Greg Brady, CEO of One Network, on one of the major problems affecting most supply chains today
SandHill Q & A with Greg Brady on Digitization, Disruption, ERP and Network Platforms
This is a question and answer session courtesy of SandHill.com.
SandHill Editor’s note: Companies are turning to network platform solutions that are disrupting existing supply chain and ERP solutions. And it’s no wonder – network platforms deliver greater value and slash the total cost of ownership. In this interview, Greg Brady, founder and CEO of One Network, explains that these solutions are not just about technology; they also create a new business model. He also discusses the “Network Effect” and shares some case examples of the value delivered to companies adopting these solutions.
As a former executive with i2 Technologies, Oracle and J.D. Edwards, you have been involved in the supply chain/ERP space for years. What drove you to launch One Network?
Greg Brady: After speaking to hundreds of organizations, what became clear is that while all businesses exist to serve end consumers, the parties that make this possible are not working together on that common goal. I wanted to create true consumer-driven communities. But the only way to do that is to connect all business partners to a common cloud-based platform or “network.”
How is a network platform different from a legacy ERP or supply chain solution?
Greg Brady: A network platform breaks through longstanding flaws in traditional enterprise systems, thereby delivering hyper agility at drastically lower costs.
What are the flaws?
Greg Brady: Traditional ERP solutions have three fundamental flaws. First, they were designed for single enterprises only. This is actually where the “E” in ERP comes from. But enterprises conduct business with other enterprises, and they need to be part of the equation. For example, a manufacturing company usually doesn’t make its own raw material, move its own products or have its own stores. Manufacturers must work with each member of their supply and distribution network to get their products to market.
As a result, companies built individual point-to-point interfaces with their trading partners that connected each independent system that resided behind everyone’s firewalls. This created the second flaw: a complex jumble where every company ended up managing its own messy integrations.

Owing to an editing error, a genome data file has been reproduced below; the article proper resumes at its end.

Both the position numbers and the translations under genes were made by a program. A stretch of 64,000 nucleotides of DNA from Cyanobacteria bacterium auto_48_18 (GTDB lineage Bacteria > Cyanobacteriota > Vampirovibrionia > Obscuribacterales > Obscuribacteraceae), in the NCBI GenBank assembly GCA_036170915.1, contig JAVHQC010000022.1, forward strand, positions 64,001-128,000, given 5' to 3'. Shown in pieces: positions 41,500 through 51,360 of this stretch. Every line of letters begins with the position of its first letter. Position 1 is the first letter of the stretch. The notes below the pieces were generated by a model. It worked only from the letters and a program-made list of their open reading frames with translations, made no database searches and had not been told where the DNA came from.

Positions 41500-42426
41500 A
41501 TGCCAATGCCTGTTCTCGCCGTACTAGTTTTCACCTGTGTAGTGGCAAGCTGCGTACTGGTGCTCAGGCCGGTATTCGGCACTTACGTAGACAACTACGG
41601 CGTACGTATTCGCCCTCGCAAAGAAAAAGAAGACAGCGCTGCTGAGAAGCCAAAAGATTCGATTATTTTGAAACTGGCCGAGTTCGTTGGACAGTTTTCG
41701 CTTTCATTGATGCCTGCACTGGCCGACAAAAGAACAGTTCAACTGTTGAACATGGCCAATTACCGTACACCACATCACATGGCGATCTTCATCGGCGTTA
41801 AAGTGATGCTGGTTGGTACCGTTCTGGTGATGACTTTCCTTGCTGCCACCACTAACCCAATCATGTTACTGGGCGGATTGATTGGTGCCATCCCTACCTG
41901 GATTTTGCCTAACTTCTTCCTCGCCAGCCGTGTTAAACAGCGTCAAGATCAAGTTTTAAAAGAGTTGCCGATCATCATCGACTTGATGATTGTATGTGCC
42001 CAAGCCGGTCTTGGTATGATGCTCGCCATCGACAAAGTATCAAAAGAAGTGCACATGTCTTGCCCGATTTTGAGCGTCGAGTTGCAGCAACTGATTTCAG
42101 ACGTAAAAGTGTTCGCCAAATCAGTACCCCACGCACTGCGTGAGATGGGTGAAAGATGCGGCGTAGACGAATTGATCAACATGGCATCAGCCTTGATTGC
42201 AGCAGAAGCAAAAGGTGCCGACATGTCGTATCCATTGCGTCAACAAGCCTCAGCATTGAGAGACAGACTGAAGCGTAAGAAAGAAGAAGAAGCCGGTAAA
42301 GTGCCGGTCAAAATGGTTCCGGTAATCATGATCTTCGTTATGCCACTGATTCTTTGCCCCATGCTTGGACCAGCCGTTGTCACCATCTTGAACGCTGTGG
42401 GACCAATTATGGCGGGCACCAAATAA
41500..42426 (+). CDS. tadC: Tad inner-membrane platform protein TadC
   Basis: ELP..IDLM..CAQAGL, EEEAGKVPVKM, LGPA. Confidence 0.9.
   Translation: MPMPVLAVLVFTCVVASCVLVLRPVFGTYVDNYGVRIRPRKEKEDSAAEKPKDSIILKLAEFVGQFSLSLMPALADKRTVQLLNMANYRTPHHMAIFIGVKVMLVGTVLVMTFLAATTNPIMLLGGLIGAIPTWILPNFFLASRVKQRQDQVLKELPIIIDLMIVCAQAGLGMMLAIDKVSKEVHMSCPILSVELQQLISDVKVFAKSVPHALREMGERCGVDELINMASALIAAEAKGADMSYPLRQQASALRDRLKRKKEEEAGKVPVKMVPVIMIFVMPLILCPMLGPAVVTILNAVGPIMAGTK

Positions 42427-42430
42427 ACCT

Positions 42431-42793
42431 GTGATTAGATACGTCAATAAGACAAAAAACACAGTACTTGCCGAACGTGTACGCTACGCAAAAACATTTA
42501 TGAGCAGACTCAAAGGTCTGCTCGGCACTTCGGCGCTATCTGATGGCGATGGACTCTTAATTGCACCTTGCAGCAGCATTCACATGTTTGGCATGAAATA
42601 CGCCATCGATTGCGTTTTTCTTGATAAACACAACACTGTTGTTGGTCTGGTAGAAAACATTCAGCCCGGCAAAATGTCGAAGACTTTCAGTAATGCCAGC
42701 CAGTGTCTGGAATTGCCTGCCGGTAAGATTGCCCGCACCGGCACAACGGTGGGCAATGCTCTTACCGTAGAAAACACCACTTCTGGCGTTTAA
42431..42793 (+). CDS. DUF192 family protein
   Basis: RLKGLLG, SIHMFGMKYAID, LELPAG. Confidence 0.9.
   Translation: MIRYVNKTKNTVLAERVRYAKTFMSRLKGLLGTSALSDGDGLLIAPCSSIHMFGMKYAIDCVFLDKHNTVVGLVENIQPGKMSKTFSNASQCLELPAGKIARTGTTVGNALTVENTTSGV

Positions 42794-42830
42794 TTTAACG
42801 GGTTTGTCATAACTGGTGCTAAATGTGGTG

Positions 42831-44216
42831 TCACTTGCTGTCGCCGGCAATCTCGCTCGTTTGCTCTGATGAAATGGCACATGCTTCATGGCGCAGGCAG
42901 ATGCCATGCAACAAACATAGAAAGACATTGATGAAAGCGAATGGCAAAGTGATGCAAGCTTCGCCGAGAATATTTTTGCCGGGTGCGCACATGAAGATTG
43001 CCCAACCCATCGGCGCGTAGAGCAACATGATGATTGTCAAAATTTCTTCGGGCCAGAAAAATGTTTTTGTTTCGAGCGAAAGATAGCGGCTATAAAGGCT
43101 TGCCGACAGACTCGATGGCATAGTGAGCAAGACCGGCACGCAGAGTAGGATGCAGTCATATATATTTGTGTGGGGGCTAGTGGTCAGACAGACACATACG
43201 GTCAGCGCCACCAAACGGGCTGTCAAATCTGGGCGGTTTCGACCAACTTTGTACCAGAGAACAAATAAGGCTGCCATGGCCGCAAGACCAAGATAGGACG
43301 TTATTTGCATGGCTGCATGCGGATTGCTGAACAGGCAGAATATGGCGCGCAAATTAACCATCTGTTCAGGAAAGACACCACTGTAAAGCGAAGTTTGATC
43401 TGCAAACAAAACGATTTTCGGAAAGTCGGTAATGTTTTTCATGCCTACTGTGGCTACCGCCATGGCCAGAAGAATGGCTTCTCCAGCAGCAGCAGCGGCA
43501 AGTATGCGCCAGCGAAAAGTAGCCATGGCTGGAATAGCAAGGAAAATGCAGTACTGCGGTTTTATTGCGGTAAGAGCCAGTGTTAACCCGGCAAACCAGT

The third major flaw of these legacy solutions is that there is no single version of truth. Companies maintain redundant and frequently inconsistent information that must be reconciled for each transaction. Also, and because there is no shared visibility into the end customer, the parties often second-guess each other. Worse, they sub-optimize requirements by transacting and executing separately.
Please explain how a network platform addresses flaws.
Greg Brady: Today’s multi-party network technology enables a new approach. First, the solution is designed for businesses within a trading community to work together to satisfy consumer requirements. Each individual company need only connect once onto the network, and a sophisticated permissions-based framework manages what information each organization sees and who can interact with whom in what way. The network manages common plans and provides a transaction backbone that all network members share.
Secondly, the nature of networks allows everyone to be the center of their own universe. This simplifies things tremendously. Every aspect of business, except for perhaps accounting, involves working with others. Because of this, ERP systems are useless when it comes to community collaboration as it was never designed to work with partners. On the other hand, a network provides each member with enterprise services that seamlessly connect into their business partners.
Third, these modern networks are highly responsive, connecting trading partners, providing a single version of truth and enabling them to plan and execute together – all in real time. Networks orchestrate execution in lock-step across members by focusing on the only thing that matters – serving the end customer.
What is the likelihood that companies will abandon their existing investments and adopt this new technology?